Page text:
Initially settling in upstate New York, Dr. Nguyen spent most of his youth in California, where his firsthand experience with economic and racial struggles helped him understand his favorite MLK quote: “Injustice anywhere is a threat to justice everywhere."  He then went on to major in Ethnic Studies at the University of California, San Diego and received his Ph.D. in 2009 from the Department of American Studies & Ethnicity at the University of Southern California.

Dr. Nguyen is currently finishing a book on Vietnamese Americans in Southern California titled, Becoming Refugee American: Guilt, Gratitude, and the Politics of Rescue in Little Saigon

Nancy Morales Joins CSCRE
Nancy Morales joined the CSCRE as a part-time lecturer in the Latina/o Studies minor for the 2013-2014 academic year. She will be teaching courses on Intro to Latina/o Studies, Gender, and Labor Studies focusing on Latina and Latino populations.

Morales has research interests in U.S third world feminist theory, immigration policy, and labor relations focusing on how Latina/o workers and immigrant workers have been excluded from the ranks of the working-class because of their racial, cultural, gender and immigration-status differences. She has a B.A. in Social Psychology from UC Santa Cruz and a Master’s from Cornell’s Institute for Public Affairs with a minor in Latina/o Studies.

Morales has done research for the National Day Laborer Organizing Network (NDLON) and for the National Domestic Workers Alliance (NDWA) exploring how race and gender are necessary for understanding workers’ struggles within the Immigration, Labor, and Civil Rights Movements.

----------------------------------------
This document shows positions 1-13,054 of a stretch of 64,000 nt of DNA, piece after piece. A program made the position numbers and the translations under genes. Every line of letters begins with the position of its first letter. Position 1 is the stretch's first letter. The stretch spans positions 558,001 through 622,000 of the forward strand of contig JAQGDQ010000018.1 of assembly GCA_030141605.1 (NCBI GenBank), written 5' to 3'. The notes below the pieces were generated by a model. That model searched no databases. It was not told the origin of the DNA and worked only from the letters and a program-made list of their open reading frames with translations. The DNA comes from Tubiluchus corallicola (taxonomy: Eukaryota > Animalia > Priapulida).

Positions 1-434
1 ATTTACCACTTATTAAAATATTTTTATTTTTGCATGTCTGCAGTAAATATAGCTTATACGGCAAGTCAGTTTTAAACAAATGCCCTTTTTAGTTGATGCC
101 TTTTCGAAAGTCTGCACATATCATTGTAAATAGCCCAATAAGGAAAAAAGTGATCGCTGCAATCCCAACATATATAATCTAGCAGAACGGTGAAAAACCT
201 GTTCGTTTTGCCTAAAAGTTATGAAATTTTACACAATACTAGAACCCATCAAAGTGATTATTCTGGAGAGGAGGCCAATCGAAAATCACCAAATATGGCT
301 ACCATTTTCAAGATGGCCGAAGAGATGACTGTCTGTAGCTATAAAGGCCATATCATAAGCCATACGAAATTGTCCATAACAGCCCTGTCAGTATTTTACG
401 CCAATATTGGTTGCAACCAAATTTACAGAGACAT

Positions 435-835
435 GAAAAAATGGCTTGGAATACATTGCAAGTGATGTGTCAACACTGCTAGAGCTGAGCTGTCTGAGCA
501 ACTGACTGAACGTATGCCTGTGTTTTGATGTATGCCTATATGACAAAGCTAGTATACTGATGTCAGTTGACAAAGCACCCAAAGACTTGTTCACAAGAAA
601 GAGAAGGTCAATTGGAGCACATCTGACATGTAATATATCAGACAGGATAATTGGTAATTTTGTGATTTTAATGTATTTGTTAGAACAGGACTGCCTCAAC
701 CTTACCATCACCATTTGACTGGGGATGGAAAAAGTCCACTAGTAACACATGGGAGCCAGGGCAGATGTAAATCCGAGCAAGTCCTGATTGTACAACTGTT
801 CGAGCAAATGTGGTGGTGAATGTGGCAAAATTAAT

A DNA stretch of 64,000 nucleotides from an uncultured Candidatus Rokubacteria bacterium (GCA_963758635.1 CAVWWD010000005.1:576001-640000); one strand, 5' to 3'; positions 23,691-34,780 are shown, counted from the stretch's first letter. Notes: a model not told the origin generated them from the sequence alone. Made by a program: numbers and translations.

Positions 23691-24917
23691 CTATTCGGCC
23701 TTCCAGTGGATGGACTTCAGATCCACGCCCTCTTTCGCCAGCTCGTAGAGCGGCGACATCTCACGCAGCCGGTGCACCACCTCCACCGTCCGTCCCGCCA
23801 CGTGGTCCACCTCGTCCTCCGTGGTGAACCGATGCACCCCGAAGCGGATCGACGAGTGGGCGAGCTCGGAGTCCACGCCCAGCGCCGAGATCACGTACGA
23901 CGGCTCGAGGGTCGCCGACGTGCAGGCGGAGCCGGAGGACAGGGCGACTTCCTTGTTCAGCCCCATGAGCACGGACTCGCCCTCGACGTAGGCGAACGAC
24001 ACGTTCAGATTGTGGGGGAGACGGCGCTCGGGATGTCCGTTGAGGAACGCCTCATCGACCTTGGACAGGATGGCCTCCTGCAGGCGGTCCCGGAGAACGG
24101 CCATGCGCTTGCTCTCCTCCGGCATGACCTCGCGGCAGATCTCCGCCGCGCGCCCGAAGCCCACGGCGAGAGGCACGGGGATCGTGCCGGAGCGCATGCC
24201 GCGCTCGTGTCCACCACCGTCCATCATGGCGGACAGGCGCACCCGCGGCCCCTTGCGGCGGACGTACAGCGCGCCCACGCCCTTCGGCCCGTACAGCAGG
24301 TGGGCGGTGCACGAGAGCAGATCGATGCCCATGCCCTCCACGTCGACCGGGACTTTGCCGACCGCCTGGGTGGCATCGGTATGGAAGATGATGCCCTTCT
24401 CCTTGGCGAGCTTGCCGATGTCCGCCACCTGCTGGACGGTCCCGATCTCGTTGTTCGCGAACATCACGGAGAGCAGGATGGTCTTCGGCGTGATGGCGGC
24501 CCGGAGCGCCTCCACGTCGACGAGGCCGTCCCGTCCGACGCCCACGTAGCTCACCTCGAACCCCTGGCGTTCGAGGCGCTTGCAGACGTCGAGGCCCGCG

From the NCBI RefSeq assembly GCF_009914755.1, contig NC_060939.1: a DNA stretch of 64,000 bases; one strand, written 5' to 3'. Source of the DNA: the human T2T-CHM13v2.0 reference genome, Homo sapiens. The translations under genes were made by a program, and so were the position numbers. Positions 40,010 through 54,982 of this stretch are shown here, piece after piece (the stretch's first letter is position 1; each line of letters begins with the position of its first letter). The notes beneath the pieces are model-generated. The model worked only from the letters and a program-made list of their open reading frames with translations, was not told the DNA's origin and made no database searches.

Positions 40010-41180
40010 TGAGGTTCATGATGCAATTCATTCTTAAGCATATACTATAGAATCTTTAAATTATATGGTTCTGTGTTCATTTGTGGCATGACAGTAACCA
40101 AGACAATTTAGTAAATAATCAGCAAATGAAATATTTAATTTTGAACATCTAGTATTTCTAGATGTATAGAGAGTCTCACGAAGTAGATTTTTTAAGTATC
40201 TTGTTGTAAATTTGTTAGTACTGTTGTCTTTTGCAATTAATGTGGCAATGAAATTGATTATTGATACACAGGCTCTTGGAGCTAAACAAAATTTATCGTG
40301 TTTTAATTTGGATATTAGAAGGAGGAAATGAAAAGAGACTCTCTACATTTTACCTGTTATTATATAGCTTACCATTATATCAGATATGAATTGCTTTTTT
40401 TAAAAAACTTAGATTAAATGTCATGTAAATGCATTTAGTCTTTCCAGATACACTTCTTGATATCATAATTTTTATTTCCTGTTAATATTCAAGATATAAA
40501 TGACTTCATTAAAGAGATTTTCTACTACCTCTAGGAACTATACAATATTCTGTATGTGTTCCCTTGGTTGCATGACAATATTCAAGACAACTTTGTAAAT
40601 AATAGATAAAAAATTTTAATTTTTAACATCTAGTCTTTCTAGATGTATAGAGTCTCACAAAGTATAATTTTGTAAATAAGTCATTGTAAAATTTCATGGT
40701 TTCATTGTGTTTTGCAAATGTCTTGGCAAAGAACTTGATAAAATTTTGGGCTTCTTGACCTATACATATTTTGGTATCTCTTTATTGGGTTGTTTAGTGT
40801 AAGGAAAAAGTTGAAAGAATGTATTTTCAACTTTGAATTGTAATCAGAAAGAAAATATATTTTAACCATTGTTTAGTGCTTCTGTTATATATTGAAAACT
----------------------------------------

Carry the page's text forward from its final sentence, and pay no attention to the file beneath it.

Her advocacy work inside and outside the academy aims to improve the lives of vulnerable working-class populations in all their complexities.

Dr. Gustavo Licón is Awarded Andrew W. Mellon Career Enhancement Fellowship
Gustavo Licón, Assistant Professor of Latino/a Studies in the Center for the Study for Culture, Race and Ethnicity (CSCRE) was recently awarded a Career Enhancement Fellowship for Junior Faculty.  This fellowship is funded by The Andrew W. Mellon Foundation and administered by The Woodrow Wilson Foundation.  This Fellowship, along with the support of Ithaca College and the School of Humanities and Sciences, will provide Dr. Licón the opportunity to focus on his research and writing from June 2013-June 2014. His goal during this fellowship year is to publish several articles in peer reviewed journals.

Dr. Licón’s research interests revolve around modern anti-colonial struggles throughout the Americas. In particular, how social movement participants develop and define their identity and ideology, as well as their sense of citizenship and humanity, in the face of repressive government policy, economic deprivation, social stratification, loss of land tenure, immigration, and violence. One of the articles he plans to publish will be on how the construction and negotiation of sexuality influenced the identity, ideology, and activism of Chicana/o student activists in California MEChA from the late 1960s through the late 1990s.  Another article will focus on how contemporary U.S. nativist groups have appropriated Chicana/o Movement rhetoric from the 1960s and 1970s to attack their political adversaries and multicultural policies, and support restrictive immigration reform.